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The earliest graves were pits cut into the bedrock and covered in stones—but soon they developed into more elaborate structures made from mud brick and stone, featuring rooms designed so that people could enter and pay their respects to the dead. These structures became known as mastabas, from the Arabic word for “bench.” All of the early pharaohs of the first two dynasties were buried in mastabas.
This all changed during the third dynasty when King Djoser (2667-2648bc) began work on his mastaba tomb at Saqqara. The man responsible for carrying out the project was Djoser’s Prime Minister, Imhotep.
Imhotep is credited as the inventor of building in stone and was a man of many talents—arc hitect, physician, master sculptor, scribe, and astronomer. He may be the first true genius in recorded history, and his impact on Egyptian life and custom was profound. He was later deified as the god of wisdom and medicine.
Djoser and Imhotep decided to build an enormous mastaba of stone, but at some point during construction they built another mastaba on top of the first—and then another on top of the second. They continued this process until they had enlarged the structure into the world’s first pyramid. It was what we now call a “step pyramid,” consisting of six terraces some 200 feet (60 m) high.
But the king and his inventive architect did not stop there. Next they encased the surface in smooth white limestone, which must have caught the sunlight and reflected its rays. They built chapels around the base, and a vast courtyard for the king’s festivals. Finally, the whole complex was enclosed by a wall.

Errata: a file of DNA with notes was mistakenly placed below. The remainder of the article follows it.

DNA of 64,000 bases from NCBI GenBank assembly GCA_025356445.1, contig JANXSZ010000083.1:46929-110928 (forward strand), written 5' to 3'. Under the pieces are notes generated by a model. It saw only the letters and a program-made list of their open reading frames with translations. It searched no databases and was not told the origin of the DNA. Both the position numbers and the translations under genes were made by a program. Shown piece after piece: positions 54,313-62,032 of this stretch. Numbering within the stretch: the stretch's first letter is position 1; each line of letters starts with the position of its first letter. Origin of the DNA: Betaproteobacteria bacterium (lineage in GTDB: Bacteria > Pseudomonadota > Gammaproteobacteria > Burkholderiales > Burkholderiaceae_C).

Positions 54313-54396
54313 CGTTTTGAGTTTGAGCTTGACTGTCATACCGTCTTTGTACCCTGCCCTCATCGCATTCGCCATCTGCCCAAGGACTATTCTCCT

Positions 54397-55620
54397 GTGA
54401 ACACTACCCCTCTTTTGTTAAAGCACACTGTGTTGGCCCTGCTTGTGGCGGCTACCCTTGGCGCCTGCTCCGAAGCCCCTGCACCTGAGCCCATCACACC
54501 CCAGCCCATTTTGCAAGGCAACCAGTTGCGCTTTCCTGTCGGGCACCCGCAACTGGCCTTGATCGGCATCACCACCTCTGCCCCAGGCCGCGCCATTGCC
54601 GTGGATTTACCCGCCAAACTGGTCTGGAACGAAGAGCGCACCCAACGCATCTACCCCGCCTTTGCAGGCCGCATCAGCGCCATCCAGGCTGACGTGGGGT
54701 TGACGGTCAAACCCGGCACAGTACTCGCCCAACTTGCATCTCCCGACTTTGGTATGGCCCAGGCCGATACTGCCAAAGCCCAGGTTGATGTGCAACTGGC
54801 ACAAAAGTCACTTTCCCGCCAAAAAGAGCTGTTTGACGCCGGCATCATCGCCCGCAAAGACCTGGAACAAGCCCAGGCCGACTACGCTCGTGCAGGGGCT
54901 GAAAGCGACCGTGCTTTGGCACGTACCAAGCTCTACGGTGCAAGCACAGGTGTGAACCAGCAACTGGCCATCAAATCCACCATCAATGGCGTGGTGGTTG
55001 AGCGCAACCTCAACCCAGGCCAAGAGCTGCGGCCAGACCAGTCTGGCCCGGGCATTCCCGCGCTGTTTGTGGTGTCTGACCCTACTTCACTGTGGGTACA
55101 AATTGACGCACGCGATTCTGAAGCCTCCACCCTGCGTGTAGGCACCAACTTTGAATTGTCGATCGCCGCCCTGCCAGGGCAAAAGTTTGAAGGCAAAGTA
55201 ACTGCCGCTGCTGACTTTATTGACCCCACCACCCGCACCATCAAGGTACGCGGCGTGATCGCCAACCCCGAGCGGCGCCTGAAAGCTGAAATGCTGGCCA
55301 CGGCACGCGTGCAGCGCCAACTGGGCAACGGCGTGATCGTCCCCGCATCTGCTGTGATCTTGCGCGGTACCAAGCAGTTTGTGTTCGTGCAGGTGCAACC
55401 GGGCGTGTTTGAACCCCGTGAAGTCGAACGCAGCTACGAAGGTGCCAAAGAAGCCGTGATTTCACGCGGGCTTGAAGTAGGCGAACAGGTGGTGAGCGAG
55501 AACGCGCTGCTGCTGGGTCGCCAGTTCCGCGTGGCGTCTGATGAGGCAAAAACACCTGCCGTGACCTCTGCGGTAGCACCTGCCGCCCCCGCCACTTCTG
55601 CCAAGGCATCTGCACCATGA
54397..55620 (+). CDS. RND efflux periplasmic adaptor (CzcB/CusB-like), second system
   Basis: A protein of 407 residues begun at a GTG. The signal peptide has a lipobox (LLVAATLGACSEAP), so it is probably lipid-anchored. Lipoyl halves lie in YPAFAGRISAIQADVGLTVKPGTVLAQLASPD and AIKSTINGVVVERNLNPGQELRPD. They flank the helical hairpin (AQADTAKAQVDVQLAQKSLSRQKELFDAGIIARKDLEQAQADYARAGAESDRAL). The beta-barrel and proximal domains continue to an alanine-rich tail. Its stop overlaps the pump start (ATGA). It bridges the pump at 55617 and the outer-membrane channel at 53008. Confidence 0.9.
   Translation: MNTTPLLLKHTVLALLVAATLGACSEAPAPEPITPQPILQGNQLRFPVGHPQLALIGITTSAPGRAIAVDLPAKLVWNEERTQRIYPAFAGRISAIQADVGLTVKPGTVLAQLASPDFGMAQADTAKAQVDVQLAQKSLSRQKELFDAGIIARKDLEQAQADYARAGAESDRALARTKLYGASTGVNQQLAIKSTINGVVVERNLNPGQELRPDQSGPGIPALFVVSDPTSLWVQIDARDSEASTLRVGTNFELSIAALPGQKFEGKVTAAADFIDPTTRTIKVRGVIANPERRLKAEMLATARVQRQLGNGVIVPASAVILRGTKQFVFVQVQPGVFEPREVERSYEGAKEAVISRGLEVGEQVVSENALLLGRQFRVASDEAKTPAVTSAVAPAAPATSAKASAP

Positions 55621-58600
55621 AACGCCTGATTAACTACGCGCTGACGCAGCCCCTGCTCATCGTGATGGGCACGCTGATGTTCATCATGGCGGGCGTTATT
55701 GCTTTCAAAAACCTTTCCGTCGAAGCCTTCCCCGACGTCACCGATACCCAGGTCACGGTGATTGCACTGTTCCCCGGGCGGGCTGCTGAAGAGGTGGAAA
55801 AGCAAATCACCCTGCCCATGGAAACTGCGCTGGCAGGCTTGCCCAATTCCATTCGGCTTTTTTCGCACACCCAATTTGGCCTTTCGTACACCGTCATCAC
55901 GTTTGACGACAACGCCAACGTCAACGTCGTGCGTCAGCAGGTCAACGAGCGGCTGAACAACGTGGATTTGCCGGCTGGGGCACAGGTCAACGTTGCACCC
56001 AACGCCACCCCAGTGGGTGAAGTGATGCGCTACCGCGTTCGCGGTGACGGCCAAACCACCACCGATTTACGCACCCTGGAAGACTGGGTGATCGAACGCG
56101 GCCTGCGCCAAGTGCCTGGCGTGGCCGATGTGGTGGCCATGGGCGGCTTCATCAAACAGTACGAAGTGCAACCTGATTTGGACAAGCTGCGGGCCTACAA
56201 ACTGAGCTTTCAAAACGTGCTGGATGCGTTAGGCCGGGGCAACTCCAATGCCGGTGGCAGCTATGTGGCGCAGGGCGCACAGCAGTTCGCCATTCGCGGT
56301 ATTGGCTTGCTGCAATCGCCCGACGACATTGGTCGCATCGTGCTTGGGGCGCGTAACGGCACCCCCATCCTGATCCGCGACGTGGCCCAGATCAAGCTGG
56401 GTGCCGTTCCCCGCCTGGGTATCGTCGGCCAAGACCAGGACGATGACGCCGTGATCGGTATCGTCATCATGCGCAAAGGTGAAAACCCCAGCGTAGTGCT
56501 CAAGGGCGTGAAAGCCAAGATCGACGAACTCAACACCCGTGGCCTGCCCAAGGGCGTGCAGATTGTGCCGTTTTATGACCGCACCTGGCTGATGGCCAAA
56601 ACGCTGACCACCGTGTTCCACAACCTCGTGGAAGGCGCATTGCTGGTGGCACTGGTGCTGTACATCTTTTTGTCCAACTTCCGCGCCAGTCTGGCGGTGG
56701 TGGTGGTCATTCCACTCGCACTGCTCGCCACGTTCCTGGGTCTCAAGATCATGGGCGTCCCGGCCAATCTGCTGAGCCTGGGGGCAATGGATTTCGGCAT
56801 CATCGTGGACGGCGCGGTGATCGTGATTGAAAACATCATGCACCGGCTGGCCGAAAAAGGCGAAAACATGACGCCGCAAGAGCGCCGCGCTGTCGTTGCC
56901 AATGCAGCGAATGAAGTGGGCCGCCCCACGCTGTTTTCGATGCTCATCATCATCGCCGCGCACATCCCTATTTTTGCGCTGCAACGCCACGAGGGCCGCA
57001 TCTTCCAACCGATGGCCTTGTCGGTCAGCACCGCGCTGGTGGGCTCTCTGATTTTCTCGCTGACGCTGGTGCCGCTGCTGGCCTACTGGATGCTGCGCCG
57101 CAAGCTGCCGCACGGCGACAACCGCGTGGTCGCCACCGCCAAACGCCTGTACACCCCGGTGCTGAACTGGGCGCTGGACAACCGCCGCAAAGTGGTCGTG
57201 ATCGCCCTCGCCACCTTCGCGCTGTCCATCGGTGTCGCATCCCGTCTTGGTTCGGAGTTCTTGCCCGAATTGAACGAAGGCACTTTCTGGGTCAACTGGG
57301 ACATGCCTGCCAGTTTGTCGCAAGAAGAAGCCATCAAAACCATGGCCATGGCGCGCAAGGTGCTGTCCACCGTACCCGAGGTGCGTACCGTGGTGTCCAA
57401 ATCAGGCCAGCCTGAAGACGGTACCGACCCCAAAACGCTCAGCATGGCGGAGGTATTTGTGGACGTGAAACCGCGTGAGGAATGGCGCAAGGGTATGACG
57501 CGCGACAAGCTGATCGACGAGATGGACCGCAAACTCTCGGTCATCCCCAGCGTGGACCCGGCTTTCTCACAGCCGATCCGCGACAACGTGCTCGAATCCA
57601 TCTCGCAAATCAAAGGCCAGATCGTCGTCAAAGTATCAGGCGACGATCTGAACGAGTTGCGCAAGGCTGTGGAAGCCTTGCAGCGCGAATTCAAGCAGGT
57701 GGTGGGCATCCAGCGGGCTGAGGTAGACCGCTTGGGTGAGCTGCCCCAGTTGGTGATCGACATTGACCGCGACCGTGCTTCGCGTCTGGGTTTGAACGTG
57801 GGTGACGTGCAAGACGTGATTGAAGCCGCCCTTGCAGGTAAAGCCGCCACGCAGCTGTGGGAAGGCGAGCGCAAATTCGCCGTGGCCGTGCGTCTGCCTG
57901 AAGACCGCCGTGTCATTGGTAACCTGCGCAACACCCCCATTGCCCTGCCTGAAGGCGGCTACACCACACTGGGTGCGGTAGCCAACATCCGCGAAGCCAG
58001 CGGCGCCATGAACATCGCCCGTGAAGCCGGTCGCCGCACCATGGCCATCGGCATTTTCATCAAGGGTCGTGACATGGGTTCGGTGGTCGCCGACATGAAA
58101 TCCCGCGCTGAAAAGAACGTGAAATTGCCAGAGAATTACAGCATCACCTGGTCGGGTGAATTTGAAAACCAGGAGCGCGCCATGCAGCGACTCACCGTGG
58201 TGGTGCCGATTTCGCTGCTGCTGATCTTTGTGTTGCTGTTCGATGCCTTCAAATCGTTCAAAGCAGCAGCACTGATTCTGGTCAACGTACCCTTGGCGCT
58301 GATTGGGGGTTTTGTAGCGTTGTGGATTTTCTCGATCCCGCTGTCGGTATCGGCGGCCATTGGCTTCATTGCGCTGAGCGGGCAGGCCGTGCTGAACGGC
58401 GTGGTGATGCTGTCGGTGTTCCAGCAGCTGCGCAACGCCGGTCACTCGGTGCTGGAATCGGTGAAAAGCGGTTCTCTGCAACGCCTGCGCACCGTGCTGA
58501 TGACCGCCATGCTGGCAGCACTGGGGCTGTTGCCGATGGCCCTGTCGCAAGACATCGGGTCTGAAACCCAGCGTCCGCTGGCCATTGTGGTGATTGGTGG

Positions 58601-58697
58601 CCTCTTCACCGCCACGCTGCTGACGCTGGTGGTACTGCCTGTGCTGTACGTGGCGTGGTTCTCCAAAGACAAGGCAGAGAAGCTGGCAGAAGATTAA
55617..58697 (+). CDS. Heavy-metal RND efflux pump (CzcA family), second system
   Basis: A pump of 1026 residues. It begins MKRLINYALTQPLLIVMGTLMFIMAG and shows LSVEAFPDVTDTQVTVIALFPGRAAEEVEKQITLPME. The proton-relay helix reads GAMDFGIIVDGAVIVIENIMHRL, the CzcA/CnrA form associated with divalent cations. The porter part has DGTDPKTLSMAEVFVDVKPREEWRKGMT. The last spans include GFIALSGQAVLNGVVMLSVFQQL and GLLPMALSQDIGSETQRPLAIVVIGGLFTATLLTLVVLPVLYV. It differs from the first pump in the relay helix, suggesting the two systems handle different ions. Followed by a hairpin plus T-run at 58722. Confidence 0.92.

Saqqara is also the site of many tombs of minor royalty and court officials. These are known as “the tombs of the nobles.” The limestone walls of these structures are delicately incised with images showing all kinds of animals, fish, birds, insects, vegetation, and people hunting, herding, and farming. Some of the pictures still retain their original paint after 4,500 years. The quality of these compositions is proof that the ancient Egyptians quickly attained an artistic culture of a very high order. The sophistication and excellence of their artistry and architectural craftsmanship reached their apotheosis in the development of the pyramids.
The Tombs of the Nobles
Cattle Crossing (etching) Some of the loveliest works of art I have ever seen are to be found at Saqqara, in the tombs of the nobles. The limestone walls are delicately incised with myriads of animals, fish, birds, insects, vegetation and people – hunting, herding and farming. Some of the forms still retain their original paint, after 4,500 years! The quality of these compositions demonstrates that the Egyptians had attained, at an early stage, an artistic culture of a very high order.
Source: Discovering Egypt